Admittedly, I’m not crazy about the scoop blade or the spline or the eight degree off-set—I’d much prefer either a dead straight blade (for rapids) or a 12-degree one for cruising. And anyway you cut it, splines don’t make for dead-quiet running.  Still, the blade works fine in moderate whitewater and flat. The scoop adds some catch and the spline discourages the molded plastic blade from fluttering. From a performance-racing standpoint, an eight degree bent shaft provides little if any advantage over a similar sized straight blade—and bracing off the backside of any bent blade is at best, awkward. Still, the “Octane” blade is straight enough to allow reasonably efficient off-face braces—essential for stability in rapids. But the real beauty of this paddle is its light weight, price and utility. The 56 inch paddle pictured here weighs 18 ounces (shorter sticks will weigh less). Retail price is $144.95. A one piece version (the “Max Carbon”) costs $129.95. There are two blade shapes—a conventional tear-drop with hard edges and a Zaveral-style lollipop racing model. Both are nice. The conventional blade has less surface area than the lollipop and is slightly lighter and quieter in the water. But the bigger blade has the advantage in aerated water.

Admittedly, this Accent paddle can’t compare in weight, balance or in-water smoothness to a top shelf 12-degree carbon, bent shaft racing paddle. But that’s not its purpose. Instead, it offers reasonable lightweight, acceptable stiffness and all-round utility in a handy two-piece package. Frankly, 18 ounces is pretty light for a canoe paddle, especially a solidly built one like this that can double for fast cruising and moderate whitewater. Even the best wooden paddles generally weigh more than one-and-one half pounds. And none of them come apart! If you want a reasonably light, acceptably-balanced, take-apart paddle at a reasonable price, look hard at this new stick from Accent.



Wednesday, January 7, 2015

Winter in the Northland

The coldest days of the year are upon us.  Yesterday morning as I walked to work and my beard rapidly froze solid, it felt a lot like 50 below zero with the wind.  It was a strong 26 degrees below.  The ice was popping all night outside as the hot water registers and wood stoves inside got hotter and hotter.  Just last Saturday we were graced with about 8 - 10 inches of the beautiful white stuff that makes winter work.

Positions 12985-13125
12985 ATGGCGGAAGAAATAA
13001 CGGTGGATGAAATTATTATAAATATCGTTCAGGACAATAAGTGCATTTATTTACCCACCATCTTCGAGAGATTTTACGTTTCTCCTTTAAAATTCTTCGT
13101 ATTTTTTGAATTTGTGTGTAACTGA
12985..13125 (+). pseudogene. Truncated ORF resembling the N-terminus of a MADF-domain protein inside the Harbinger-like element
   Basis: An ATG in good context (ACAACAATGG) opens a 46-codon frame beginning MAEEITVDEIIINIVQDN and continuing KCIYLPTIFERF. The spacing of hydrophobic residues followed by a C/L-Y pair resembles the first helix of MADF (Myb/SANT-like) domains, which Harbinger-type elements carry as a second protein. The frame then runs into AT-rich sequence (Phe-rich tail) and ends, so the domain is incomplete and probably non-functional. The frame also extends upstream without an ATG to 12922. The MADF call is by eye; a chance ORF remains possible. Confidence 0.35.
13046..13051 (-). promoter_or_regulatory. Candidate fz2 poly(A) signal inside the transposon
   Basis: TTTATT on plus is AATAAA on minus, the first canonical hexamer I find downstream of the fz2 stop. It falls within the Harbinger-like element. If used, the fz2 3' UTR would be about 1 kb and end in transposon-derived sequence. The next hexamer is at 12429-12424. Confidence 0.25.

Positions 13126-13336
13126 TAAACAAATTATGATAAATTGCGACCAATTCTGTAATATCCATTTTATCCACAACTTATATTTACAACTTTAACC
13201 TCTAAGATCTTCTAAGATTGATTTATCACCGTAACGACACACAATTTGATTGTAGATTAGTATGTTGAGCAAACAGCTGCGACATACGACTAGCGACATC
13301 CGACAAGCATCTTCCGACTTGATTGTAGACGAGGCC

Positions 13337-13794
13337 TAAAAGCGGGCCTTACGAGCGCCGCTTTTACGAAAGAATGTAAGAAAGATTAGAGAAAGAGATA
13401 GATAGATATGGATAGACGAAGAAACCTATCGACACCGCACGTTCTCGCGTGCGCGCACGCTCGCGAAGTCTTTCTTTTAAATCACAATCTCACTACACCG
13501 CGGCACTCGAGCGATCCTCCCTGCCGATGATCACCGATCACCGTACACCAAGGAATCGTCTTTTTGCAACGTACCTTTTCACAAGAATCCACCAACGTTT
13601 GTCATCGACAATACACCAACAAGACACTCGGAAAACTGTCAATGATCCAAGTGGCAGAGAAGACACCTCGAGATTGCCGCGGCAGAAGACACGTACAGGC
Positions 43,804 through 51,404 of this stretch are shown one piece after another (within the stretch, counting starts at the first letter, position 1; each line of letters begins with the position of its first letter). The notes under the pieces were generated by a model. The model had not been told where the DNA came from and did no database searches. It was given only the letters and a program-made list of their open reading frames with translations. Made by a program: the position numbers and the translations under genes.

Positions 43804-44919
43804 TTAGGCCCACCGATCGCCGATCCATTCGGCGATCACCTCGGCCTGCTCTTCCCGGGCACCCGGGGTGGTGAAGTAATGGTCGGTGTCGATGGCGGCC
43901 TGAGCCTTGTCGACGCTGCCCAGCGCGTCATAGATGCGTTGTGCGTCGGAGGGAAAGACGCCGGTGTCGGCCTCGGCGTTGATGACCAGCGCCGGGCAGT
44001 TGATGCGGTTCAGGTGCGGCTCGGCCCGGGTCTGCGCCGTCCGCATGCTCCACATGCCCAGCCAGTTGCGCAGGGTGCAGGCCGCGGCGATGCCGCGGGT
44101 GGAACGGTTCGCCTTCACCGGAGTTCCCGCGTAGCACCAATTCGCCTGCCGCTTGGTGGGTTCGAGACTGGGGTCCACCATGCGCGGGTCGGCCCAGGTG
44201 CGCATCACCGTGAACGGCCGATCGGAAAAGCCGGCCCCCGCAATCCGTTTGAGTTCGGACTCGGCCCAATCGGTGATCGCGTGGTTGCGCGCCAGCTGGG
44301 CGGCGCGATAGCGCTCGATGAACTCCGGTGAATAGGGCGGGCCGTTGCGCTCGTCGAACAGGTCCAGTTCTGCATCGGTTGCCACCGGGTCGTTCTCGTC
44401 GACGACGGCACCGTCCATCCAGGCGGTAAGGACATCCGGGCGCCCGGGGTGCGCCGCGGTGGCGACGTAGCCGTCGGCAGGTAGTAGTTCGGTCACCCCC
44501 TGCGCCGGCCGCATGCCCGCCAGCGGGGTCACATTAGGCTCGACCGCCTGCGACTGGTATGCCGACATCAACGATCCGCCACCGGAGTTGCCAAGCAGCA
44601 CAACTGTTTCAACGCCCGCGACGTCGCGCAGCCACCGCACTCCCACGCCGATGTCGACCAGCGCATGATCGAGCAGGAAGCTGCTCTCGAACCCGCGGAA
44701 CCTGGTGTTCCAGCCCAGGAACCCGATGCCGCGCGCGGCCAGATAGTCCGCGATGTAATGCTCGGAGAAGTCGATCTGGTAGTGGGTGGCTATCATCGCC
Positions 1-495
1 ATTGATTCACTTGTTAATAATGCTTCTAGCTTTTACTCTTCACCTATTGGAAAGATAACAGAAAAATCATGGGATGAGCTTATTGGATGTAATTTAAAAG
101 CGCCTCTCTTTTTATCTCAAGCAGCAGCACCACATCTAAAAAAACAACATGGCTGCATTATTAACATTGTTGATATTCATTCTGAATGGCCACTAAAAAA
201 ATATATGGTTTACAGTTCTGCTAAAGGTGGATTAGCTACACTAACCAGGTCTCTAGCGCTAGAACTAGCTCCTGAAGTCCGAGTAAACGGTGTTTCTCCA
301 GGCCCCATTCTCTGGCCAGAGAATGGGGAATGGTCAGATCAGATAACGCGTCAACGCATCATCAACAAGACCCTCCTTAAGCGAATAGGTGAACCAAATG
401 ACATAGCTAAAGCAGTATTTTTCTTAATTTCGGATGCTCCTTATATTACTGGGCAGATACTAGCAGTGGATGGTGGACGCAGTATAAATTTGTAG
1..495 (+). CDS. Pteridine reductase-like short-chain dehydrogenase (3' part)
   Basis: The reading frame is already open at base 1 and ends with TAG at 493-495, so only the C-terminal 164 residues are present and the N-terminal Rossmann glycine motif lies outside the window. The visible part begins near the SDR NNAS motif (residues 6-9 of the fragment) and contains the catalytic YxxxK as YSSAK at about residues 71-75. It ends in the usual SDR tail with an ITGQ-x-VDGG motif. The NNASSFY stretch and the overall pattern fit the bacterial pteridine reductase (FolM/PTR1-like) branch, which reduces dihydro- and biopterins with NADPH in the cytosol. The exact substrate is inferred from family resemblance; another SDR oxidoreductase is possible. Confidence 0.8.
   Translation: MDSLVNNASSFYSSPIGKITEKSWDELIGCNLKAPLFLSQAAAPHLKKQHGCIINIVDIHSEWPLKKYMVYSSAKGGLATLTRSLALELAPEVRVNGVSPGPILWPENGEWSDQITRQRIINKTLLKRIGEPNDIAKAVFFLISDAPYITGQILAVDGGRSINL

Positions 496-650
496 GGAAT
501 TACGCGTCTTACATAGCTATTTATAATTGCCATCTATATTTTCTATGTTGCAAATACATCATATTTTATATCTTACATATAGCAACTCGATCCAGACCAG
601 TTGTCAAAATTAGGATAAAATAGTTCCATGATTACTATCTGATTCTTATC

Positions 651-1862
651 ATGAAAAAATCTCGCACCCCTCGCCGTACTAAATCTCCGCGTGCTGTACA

We needed snow, it was looking bare around here for skiers, snowshoers, and winter campers.  Now we've got a perfect amount for the trails.  The pike are biting on frozen ciscos and the occasional light northern sucker live minnow.  They are still visiting decoys in the darkhouses, too.  Until the cold front dropped by early Sunday morning, all the fishing reports were good.  Shagawa lake and many small lakes surrounding Ely had 16 inches plus of good solid ice.

Winter cold brings with it a delightful and dangerous beauty.  Being prepared physically and mentally for the low temps and windchill factors is essential.  That includes having the right gear, even if you're just going out for a hike or ski.  A day pack with lighters, waterproof matches, fire starter tinder, extra dry clothing, water, waterproof matches, quick energy food/snacks, cell phone, emergency survival blanket, something to signal for help with, you get the drift...  It is vital to go into the woods prepared no matter what time of year, but this time of year especially.  The safety ice pics that allow you to pull yourself out of the lake if you fall through the ice - those are essential as well.  If you're prepared, being outdoors during the deep freeze is awesome.